"When old Brer Wolf got there, which he come a-scooting, there was Brer Rabbit holding on to the cow-tail, for to keep it from going in the ground. Brer Wolf, he caught hold, and they begin a pull or two and up comes the tail. Then Brer Rabbit, he wink his off eye FN 5 and say, says he:
- In the story, Uncle Remus sends the little boy back to his mother, Miss Sally, with the whip wound around his neck.
- A whip wound around a child's neck? A white child? Son of the owner?
- Conjecture, given Uncle Remus' strong personality: Was he, as a slave, whipped with just such a whip, and did Miss Sally, growing up on that Plantation, witness it and make no protest. Or otherwise know.
- Is Uncle Remus saying, in his way, that the whipping time is not forgotten and that he himself holds some power in that regard, even if he refrains from using it as it was perhaps used against him. More mildly, a reminder: What if it were her son in those days. What was Uncle Remus' relationship to Miss Sally? He would have been of her mother's generation, "Old Miss" who is now dead.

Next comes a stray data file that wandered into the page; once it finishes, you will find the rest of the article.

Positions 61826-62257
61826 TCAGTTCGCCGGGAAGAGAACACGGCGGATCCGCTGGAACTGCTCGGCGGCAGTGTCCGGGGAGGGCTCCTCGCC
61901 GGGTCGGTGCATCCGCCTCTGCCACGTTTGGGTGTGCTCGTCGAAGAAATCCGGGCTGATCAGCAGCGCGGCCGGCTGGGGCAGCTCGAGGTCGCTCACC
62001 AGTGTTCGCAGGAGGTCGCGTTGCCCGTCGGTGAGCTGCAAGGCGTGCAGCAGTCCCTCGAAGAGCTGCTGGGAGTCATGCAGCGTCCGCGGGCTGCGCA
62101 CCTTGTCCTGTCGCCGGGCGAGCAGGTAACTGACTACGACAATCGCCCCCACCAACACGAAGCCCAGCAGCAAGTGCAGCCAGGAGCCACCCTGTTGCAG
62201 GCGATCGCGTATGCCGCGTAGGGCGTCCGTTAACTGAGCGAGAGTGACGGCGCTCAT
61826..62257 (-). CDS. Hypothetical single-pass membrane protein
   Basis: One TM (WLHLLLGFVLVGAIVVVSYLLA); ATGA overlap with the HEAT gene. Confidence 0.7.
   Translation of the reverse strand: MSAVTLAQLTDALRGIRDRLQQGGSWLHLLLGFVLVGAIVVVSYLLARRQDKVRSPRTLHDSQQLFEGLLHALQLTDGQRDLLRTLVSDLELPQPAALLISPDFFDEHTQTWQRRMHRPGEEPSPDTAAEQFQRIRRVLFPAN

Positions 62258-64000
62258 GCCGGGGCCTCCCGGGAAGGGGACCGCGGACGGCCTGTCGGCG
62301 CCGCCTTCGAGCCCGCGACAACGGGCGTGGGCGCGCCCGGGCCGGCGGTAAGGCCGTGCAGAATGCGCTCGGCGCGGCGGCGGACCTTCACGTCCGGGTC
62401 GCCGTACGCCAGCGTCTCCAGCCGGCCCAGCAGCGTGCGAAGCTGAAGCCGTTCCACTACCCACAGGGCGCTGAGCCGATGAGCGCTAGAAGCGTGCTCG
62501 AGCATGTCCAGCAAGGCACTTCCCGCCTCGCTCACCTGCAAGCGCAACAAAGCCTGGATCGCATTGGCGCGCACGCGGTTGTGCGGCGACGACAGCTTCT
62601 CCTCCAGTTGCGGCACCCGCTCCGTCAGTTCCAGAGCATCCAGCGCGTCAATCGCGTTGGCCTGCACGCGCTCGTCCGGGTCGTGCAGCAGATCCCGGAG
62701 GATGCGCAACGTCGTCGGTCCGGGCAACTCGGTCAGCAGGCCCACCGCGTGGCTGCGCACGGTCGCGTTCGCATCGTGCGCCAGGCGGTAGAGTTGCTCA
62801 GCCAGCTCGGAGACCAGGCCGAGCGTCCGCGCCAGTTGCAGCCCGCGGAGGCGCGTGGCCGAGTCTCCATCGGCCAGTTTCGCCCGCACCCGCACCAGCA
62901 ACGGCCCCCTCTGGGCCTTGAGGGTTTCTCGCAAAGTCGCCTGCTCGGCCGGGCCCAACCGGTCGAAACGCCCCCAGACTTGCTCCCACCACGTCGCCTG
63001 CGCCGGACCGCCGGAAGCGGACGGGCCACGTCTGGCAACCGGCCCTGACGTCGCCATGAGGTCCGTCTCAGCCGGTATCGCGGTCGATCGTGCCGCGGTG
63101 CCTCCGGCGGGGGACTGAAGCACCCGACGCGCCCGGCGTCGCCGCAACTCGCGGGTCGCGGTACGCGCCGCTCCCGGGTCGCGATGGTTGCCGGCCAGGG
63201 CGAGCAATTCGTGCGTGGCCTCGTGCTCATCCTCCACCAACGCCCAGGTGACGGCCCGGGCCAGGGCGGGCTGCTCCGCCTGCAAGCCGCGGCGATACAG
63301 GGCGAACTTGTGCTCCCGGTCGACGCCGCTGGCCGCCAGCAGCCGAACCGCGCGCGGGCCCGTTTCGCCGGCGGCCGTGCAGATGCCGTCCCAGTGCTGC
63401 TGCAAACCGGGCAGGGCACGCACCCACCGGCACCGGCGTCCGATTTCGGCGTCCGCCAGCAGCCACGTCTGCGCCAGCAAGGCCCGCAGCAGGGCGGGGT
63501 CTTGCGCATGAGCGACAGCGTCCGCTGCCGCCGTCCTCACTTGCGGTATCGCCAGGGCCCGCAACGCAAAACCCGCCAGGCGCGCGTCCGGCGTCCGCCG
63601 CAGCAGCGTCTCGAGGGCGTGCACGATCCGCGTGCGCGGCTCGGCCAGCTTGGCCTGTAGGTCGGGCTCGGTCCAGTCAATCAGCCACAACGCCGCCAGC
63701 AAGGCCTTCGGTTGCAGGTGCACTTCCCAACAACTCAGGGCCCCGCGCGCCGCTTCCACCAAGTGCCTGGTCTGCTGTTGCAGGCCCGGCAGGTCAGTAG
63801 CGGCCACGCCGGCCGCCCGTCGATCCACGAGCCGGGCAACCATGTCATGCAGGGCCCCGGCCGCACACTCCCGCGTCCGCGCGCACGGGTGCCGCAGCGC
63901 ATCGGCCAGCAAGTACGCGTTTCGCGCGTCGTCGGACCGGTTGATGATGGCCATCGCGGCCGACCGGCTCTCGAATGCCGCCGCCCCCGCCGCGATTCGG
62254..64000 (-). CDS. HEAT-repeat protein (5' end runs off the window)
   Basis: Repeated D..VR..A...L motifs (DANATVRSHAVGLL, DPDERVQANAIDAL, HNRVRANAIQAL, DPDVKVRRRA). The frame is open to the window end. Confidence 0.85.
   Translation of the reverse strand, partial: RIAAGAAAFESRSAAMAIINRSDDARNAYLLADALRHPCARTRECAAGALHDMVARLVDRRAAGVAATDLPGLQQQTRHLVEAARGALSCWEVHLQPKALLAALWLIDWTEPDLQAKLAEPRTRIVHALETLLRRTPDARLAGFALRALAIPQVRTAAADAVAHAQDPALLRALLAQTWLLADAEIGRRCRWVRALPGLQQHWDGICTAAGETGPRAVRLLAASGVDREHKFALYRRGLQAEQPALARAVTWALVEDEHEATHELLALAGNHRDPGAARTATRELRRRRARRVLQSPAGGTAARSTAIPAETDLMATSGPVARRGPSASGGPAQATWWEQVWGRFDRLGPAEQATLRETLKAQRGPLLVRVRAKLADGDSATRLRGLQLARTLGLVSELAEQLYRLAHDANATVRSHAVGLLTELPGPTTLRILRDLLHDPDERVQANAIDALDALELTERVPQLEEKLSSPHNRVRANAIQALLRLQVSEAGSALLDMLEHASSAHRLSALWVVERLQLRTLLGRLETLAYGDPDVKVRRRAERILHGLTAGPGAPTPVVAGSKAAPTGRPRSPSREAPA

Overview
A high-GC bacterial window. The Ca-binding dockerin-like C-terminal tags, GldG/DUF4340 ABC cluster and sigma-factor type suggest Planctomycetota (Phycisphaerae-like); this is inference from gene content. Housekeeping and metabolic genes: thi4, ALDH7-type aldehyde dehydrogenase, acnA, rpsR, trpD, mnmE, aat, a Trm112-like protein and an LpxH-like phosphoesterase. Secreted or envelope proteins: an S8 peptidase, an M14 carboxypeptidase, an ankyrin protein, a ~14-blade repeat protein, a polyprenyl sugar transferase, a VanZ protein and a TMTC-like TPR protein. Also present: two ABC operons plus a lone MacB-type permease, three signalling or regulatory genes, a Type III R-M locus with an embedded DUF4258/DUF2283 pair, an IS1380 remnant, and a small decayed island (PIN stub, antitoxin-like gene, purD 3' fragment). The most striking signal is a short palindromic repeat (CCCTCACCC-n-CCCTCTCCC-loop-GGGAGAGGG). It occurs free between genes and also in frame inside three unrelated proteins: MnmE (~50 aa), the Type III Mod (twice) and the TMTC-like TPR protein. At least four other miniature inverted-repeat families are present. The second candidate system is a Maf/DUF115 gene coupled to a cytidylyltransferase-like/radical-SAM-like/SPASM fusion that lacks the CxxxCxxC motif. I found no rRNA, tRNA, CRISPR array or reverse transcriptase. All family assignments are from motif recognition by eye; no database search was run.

"I know something about the paterrollers. There were three sets of dem in slavery working like shifts -- 1 set go 'round 'bout six O'Clock 'til nine O'Clock. Nine O'Clock 'nother set travel, and the third ones, see, had to stay wid the horses when they left 'em, 'cause niggers would cripple 'em -- sometimes steal 'em -- so paterrollers was [s] (sic) keered to leave 'em in road by demselves. Paterrollers would whip you if they caught you dout a pass. Ef you had a pass, didn't whip you, jes' would git in touch wid your marster and tell him dat they had one of his niggers, den he'd let him go."